Understanding Sexual Violence

womanIn many parts of the world, especially in Africa, lesbian, gay, bisexual, transgender and intersex (LGBTI) people face hostility, discrimination and danger. Although the South African constitution clearly condemns discrimination on the grounds of sexual orientation, many LGBTI people in South Africa continue to face severe discrimination and victimisation on a daily basis.

Rape of lesbian women, often by multiple perpetrators and accompanied by violence, is a particularly apalling form of homophobic victimisation. This is also referred to as “corrective rape”, where men rape lesbians in order to turn them heterosexual and punish them for their homosexuality. This form of rape has been labelled a hate crime, as it is motivated by a hatred of the group that the victim belongs to.

Exact statistics are not available as many rapes are not reported. Reporting a rape and moving through the criminal justice process is in itself a traumatic process and often the rape survivour is further victimised through this ordeal. Stigma around homosexuality and the prejudice that exists in South Africa means that lesbian rape survivors potentially face even greater trauma and secondary victimisation if their sexual orientation becomes known.

Understanding sexual violence

Sexual violence is a general term that includes acts such as sexual assault, sexual harassment, rape, child sexual abuse, sexual exploitation, sexual slavery/enforced prostitution, female genital mutilation and forced marriage.

Sexual assault is any kind of sexual contact that is against a woman’s will or without her consent. This may be because of force, violence, intimidation or where someone is unable to give consent (eg. through being drunk or on drugs, being too young to consent, being asleep or having a disability).

Rape occurs when a person (perpetrator) intentionally puts any body part or object (such as a bottle or a dildo) into another person’s anus or vagina, or genital organs into the mouth of another person without consent. Rape is not about relieving sexual desire, it is about gaining power and control over another person. A rapist gets satisfaction by humiliating and controlling the victim and uses sex as the tool to do this.

Consequences of sexual violence

Sexual violence potentially results in a multitude of health-related issues such as:

  • HIV infection
  • Sexually transmitted infections
  • Unwanted pregnancy
  • Genital injuries
  • Pelvic fistulae and chronic pelvic pain
  • Post-traumatic stress disorder and Rape Trauma Syndrome
  • Depression and suicide
  • Social exclusion and rejection in some communities

In order to prevent many of these complications, medical treatment and psychological support is needed.

What to do if you are raped

  • Get to a safe place

  • Tell the first person you see and who you feel you can trust with what happened to you. If you were drunk or stoned at the time of rape, don’t let it stop you from reporting the assault. Being intoxicated is not a crime but rape is.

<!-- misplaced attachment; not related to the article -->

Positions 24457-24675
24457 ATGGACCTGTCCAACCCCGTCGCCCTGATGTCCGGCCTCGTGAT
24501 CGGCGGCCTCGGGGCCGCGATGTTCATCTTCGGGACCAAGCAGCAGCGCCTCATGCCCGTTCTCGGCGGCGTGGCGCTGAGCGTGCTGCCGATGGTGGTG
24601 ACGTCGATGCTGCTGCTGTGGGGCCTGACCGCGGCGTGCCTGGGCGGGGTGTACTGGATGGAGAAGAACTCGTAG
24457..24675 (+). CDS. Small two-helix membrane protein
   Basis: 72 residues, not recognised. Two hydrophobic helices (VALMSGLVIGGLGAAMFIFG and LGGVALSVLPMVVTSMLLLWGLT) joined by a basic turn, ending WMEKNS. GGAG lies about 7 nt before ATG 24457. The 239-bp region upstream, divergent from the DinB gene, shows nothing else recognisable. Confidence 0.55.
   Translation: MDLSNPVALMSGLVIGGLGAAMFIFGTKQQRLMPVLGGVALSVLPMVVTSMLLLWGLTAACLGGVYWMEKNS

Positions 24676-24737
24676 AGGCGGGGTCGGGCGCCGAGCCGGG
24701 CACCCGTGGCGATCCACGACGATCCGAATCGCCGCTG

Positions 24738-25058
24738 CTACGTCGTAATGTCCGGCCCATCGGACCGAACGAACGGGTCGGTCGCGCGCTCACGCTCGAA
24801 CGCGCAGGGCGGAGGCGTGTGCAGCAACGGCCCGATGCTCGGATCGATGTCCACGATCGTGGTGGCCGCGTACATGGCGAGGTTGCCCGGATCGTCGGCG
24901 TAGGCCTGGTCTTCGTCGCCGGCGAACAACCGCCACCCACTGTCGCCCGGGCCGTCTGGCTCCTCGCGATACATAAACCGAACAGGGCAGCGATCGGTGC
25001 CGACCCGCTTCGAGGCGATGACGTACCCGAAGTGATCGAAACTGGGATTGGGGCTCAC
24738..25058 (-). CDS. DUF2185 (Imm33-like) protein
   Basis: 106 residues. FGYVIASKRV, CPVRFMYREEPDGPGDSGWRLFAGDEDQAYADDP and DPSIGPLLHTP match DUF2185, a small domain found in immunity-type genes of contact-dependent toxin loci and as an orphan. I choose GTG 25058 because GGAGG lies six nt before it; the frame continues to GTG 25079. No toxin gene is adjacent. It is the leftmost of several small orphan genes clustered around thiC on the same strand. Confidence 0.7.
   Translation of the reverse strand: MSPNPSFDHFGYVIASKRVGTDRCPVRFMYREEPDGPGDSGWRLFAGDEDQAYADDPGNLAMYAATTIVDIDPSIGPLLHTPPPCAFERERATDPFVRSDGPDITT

• Do not wash yourself and keep your old clothes on. There may be hair or blood or semen on your body or clothes that can be used as evidence of the rape by the police.
  • Report the crime at the nearest police station. Do this as soon as you can or at least within three days so that there is a stronger chance of finding proof of the attack and of catching the suspected rapist.
    • It is often useful to call a friend or family member to go with you and support you to do this

    • Keep the name and contact number of the police officer in charge of your case and your police case number. You are also entitled to a copy of the statement you make to the police
  • If you are injured go directly to the hospital, community health centre or doctor. The rape will be reported to the nearest police station. A doctor will then examine you and samples of blood, hair or semen will be collected for medical evidence of the crime. This is called a forensic examination.
  • The doctor will do the following:
    1. Tend to all your injuries

    2. Provide the Morning After Pill to prevent you from falling pregnant. This needs to be taken within 72 hours
    3. Provide post-exposure prophylaxis (PEP) to prevent HIV infection, as well as an HIV test. You will need to continue the treatment for 4 weeks and follow-up visits to the doctor are required to monitor for side-effects and for follow-up HIV tests
    4. Antibiotics will be provided to prevent the development of sexually transmitted bacterial infections
  • Make sure you receive the above treatment from the doctor even if you were not injured or do not want to report the crime to the police.
  • You should be referred to a local counselling service. If this does not happen, ask for pamphlets or booklets on rape and the contact number of a local counselling service to give you further support and advice about the police matter, court case and any other consequences of the rape on your life.